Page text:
Out of the shadows
01 November 2009 |
The nature of OSS and BSS vendors is changing and these changes could have an effect on carrier businesses, finds Tim Phillips
While OSS/BSS vendors have been a reliable way for carriers to simplify their business, maybe to simplify complex processes or to move staff off the balance sheet, many now go far beyond that. Innovative services, bundles or applications, outsourcing structures and ways to create partnerships have propelled OSS/BSS vendors from a simple “your mess for less” proposition into a position where they can truly be transformative.
Vendors such as Amdocs, Comverse, Telarix or Arbinet (see box “Outsourcing without lawyers” on p11) have been effective if rarely glamorous. The model of OSS/BSS outsourcing as the opportunity to give your mess to a third party who will clean it up is an alluring one, but one with limits on both sides of the deal. For the vendor, it offers the chance to use best practice to reduce cost and perhaps improve service, but little more. For the carrier, it’s a quick win, but in the long term it offers little opportunity to innovate.
It’s no surprise, then, to see the companies that have built businesses on managed services innovating with both breadth and depth. And it is no surprise that these innovations are finding an enthusiastic audience in carriers large and small.
“Carriers need to accept that outsourcing is not a sign of weakness. It could be quite proactive,” explains Camille Mendler, a vice president at Yankee Group. “The new model is the carrier saying: ‘We’re not going to be prescriptive, come up with applications for us’. The reality is that telcos have had a pretty lousy service innovation lifecycle. For developers it is 12 months from idea to launch. In some carriers it takes that long to get the business case together. Meanwhile, the market has moved on.”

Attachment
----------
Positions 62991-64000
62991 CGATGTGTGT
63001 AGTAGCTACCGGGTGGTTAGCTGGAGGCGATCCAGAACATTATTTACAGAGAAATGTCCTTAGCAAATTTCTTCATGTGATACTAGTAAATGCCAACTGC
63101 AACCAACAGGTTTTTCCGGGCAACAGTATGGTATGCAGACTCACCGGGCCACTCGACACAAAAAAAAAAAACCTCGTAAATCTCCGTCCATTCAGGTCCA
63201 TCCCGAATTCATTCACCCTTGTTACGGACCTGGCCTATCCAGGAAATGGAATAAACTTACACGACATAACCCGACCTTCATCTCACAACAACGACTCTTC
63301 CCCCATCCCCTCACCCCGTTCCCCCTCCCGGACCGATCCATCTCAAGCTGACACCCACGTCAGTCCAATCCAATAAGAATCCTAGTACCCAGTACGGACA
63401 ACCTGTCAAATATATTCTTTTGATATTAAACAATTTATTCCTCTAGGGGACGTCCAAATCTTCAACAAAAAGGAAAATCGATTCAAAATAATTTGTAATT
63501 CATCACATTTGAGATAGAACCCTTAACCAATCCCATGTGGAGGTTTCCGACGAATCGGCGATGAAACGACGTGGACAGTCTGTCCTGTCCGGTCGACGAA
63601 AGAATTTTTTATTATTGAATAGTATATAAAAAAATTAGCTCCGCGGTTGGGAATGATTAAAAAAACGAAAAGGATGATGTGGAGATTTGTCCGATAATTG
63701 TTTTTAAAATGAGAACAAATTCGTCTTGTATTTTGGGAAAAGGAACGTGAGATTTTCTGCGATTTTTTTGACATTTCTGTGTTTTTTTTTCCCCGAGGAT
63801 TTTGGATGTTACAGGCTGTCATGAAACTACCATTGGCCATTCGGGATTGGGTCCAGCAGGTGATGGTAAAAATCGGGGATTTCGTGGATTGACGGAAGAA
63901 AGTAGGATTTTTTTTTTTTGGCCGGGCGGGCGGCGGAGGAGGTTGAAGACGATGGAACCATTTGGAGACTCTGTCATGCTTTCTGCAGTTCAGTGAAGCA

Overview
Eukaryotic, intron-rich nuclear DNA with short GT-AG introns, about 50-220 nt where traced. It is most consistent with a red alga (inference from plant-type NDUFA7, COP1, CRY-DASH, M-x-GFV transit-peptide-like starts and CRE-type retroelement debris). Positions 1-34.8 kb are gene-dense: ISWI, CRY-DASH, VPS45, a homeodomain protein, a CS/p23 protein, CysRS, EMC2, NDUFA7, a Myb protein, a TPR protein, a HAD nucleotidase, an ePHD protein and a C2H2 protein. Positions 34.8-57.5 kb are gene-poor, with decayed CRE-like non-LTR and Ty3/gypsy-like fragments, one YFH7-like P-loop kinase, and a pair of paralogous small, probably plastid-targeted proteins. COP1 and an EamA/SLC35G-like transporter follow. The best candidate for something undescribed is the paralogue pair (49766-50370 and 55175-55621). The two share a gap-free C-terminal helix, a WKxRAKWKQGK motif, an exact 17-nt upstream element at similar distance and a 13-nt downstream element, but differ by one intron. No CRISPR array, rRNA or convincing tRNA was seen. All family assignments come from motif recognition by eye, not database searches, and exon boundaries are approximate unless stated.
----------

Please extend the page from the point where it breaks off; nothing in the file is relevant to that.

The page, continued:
All about efficiency
Shawn Zargham, CTO of Telarix, explains that the 12-year old interconnect business has added packaged applications to handle more of their customers’ systems. “Today, the name of the game is efficiency. And most carriers are looking at a way to standardise their systems. A large carrier might not want to outsource its entire voice business. It has to look at the situation and make an assessment of what’s best for the business,” he says. “Now we can work directly with carriers because we provide the complete suite of products. Trading, routing, billing and settlement has to be combined on one platform. At heart, we’re a cost management business, but a revenue generation business too.”
John Hughes, assistant vice president of marketing at Comverse Global Services, explains that while the company remains a product-driven company, the demands of innovative customers have led it into managed services. To adopt the Comverse One platform, many carriers are opting for Comverse to build, operate and then transfer it back to the operator.
“We know how to deploy what we do, we understand how to run it. It is very much up to our customer how we manage this. We base the transfer period on their needs, but six months is about right. But we have had customers at the end of six months who have told us they are not comfortable with managing it, and we will continue to manage it for them for longer,” he says. “We have seen this in the number one operator in a country as well as smaller operators.”
The risks of having a billing platform that does not work makes operators institutionally risk averse, he says, which is one reason that many IT departments outsource the job to Comverse. The other reason: they have a full dance card already.
“The bigger operations have long development and roll-out schedules and often the business will come up with new ideas, only to find out that there is not space in the calendar to implement it. That’s when we can say, we will host it.They realise there is no one on the planet that understands what we do better than us. But sometimes they work with a third party – we have different engagement models. We will build, operate and transfer to a systems integrator if that’s what the company wants.”
Comverse is even further away from the usual model of outsourcing than it seems: it doesn’t want to be in the business of cost reduction at all, Hughes says. “We are not a managed service provider for the sake of it. We run the software because our customers need it. If they want a hosted service, we will provide it, but our goal is still to make them self-sufficient.”
Interface between cultures